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Archive for the ‘O que e Bollywood?’ Category

O cinema indiano não é só Bollywood, ao contrário do que muitos pensam. Enquanto a Índia produz anualmente quase mil filmes, Bollywood é responsável por cerca de 400 a 500 filmes desse total, ou seja, perto da metade. E então onde é feita a outra metade dos filmes lançados na Índia todos os anos?

Pra começar, é muito importante que se saiba que oficialmente há na Índia mais de vinte línguas. Basicamente, cada um dos 28 estados indianos possui uma língua própria, com cultura própria. E daí então começamos a entender como é que a produção cultural do país se divide.

Bollywood é exclusivamente a indústria de filmes em língua hindi, língua essa que é falada em alguns estados do norte da Índia, incluindo Nova Delhi. Como o norte da Índia é o que possui a maior densidade populacional do país, o hindi é então a língua falada por mais pessoas por lá, o que em parte justifica a maior fama de Bollywood. Mas uma curiosidade interessante é o fato de Bollywood estar sediado em Mumbai, capital do estado do Maharashtra, cuja língua é o marathi, não o hindi. Mas sendo Mumbai a capital financeira do País, onde tradicionalmente a elite indiana se estabeleceu, foi lá que Bollywood foi buscar suas bases, pra nunca mais sair.

Mas a segunda mais importante indústria de cinema da Índia é Kollywood, baseada em Chennai, capital do estado do Tamil Nadu, cuja língua é o tamil. A importância da indústria tamil não está somente na quantidade de filmes lançados por ano (cerca de 200 a 300 produções), mas também no orçamento de suas grandes produções e na qualidade de alguns de seus cineastas. Hoje em dia, é comum Bollywood realizar refilmagens de produções de Kollywood, além de diretores tâmeis serem escalados pra trabalharem em produções de Bollywood. Ou então, outra coisa que vem sendo cada vez mais comum é a filmagem concomitante de um mesmo filme em hindi e em tamil, já que na Índia não há o costume de legendas. O ganhador do Oscar de melhor trilha sonora e melhor música pelo filme Slumdog Millionaire (2008), A.R. Rahman, é atualmente o mais importante músico do cinema indiano, tendo na verdade surgido em Kollywood. Mas hoje, mesmo antes da fama internacional, um filme de Bollywood com trilha sonora de Rahman é absolutamente sinônimo de sucesso pro filme.

Mas não paramos por aqui. A Índia ainda possui algumas outras indústrias significativas de produções cinematográficas. Em terceiro lugar em número de produções temos Tollywood, a indústria de língua telugu, do estado do Andhra Pradesh, vizinho ao Tamil Nadu. Em seguida temos Sandalwood, a indústria em língua kannada, do Karnataka, e Mollywood, a indústria malayalam, do estado do Kerala. Essas quatro indústrias citadas correspondem aos quatro estados do sul da Índia e que representam o maior contraponto a Bollywood. Em muitas cidades dessa região, por exemplo, nenhum filme de Bollywood é exibido; o povo assiste somente os filmes realizados em suas próprias línguas.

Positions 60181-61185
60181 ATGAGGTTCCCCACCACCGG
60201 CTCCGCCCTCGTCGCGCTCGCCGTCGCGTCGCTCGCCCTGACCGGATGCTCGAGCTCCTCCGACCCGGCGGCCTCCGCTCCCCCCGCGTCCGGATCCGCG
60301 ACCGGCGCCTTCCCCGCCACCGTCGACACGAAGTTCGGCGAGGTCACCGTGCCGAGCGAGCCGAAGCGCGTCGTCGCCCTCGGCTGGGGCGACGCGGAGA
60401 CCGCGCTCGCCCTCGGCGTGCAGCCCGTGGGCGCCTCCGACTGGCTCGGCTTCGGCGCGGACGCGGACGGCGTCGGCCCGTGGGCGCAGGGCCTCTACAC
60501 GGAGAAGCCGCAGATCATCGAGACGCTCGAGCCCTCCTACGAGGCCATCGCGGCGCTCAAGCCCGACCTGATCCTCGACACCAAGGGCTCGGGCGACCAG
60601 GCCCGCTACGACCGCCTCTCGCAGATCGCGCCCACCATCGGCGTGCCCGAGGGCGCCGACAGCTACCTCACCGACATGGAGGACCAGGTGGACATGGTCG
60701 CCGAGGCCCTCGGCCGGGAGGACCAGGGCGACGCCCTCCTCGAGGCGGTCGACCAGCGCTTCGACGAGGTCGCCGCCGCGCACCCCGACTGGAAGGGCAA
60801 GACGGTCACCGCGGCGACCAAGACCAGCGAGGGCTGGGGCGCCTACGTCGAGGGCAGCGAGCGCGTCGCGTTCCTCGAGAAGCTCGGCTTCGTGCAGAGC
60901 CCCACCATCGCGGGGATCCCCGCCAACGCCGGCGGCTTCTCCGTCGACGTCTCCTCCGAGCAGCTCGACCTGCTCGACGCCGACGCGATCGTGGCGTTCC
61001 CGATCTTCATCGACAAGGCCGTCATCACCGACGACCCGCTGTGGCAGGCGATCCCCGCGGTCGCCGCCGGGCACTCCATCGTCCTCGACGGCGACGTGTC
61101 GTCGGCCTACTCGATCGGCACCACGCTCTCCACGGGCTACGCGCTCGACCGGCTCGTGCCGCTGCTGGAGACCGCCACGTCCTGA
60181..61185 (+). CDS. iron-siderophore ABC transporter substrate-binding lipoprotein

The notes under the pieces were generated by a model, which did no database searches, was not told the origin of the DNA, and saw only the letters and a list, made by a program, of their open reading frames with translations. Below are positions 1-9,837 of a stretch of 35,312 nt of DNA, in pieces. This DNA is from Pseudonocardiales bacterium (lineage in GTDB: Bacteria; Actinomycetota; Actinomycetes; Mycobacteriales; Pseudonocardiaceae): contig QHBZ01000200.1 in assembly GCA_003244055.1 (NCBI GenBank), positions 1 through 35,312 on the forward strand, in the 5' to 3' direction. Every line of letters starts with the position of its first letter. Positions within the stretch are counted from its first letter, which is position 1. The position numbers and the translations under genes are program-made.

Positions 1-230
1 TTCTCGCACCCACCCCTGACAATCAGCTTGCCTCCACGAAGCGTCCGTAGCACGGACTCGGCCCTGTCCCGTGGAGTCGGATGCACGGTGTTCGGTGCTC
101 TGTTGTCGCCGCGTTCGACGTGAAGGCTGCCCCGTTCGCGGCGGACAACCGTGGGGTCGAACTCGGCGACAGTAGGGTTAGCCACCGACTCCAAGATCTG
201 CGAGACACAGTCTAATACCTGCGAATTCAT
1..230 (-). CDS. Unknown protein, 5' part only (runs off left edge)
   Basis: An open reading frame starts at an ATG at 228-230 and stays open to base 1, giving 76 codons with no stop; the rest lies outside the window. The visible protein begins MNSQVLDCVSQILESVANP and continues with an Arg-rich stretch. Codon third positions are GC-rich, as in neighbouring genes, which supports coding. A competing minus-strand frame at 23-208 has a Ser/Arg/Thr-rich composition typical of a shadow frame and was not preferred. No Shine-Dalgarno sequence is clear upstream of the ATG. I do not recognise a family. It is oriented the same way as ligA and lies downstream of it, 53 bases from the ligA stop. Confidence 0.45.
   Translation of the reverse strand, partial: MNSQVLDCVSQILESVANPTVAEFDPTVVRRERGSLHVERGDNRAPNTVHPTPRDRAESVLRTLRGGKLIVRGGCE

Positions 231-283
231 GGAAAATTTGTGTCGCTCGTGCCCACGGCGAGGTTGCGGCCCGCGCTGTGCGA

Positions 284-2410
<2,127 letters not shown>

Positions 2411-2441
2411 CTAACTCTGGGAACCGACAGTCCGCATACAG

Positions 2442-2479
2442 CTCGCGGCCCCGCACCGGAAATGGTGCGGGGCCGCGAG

E saindo do sul do país, no próprio Maharashtra, onde fica Bollywood, temos a tímida e reprimida indústria de cinema marathi, que acabou fincando bases na cidade de Pune, a segunda mais importante do estado. Lá pro leste da Índia temos o que talvez seja o maior celeiro de produções do cinema paralelo indiano, ou seja, o cinema de arte, no estado do West Bengal. Nativos da língua bengali, o estado cuja capital é Calcutá viu nascer dali mestres do cinema mundial, como Satyajit Ray, na década de 50. E o legado de Satyajit perdurou décadas, contaminando diretores contemporâneos bengaleses, como Rituparno Ghosh e Aparna Sen. Outro importante celeiro de filmes de arte é o já citado estado do Kerala.

Por fim, há também o estado do Punjab com seu Punjwood, no noroeste do país, fronteira com o Paquistão. Os filmes punjabi, embora poucos se comparados com o restante da produção do país, são ainda expressivos no contexto da produção cultural do estado.

O restante dos estados e das línguas faladas por vezes em pequenas comunidades escondidas são também fontes de produções cinematográficas, mas não chegam a se caracterizar como indústrias.

Para mais informações sobre cada uma das indústrias citadas, clique aqui.

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India’s Productions Laws

Information provided by Film and Televisions Producers Guild of India. Also, a good resource is National Film Development Corporation, Ltd. http://www.nfdcindia.com/filming_in_india.php

Please note that we are not providing legal advice with the information provided below. Before shooting in India or in any country, please consult a legal representative or contact the government’s film department for assistance.

Indian Consulate in Sao Paulo
Av. Paulista, 925, 7 andar
01311-100, Sao Paulo, SP Brasil
tel: 11-3171-0340 / 41
fax: 11-3171-0342

Traveling to India

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Guidelines For Shooting Of Feature Films:
Partly or Wholly In India By Foreigners

  • Proposals regarding shooting of TV/Movie feature film are processed in the Ministry of Information and Broadcasting, Government of India. Proposals may be sent either directly or through Indian Missions abroad.
  • It is only on the recommendation of this Ministry that other Ministries provide facilities to the film units. Proposals regarding shooting of documentary films are to be sent to the Ministry of External Affairs.
  • Four copies of the detailed shooting script along with its synopsis should be submitted for approval. In case any living personality is portrayed in the film as a character, the ‘No Objection’ from that personality or his/her legal heirs should be obtained and a photocopy of the same should accompany the script.
  • In case of a co-production, the detailed agreement between the Indian and foreign party indicating clearly the role of each party-its responsibilities and liabilities ? is required to be furnished for specific clearance.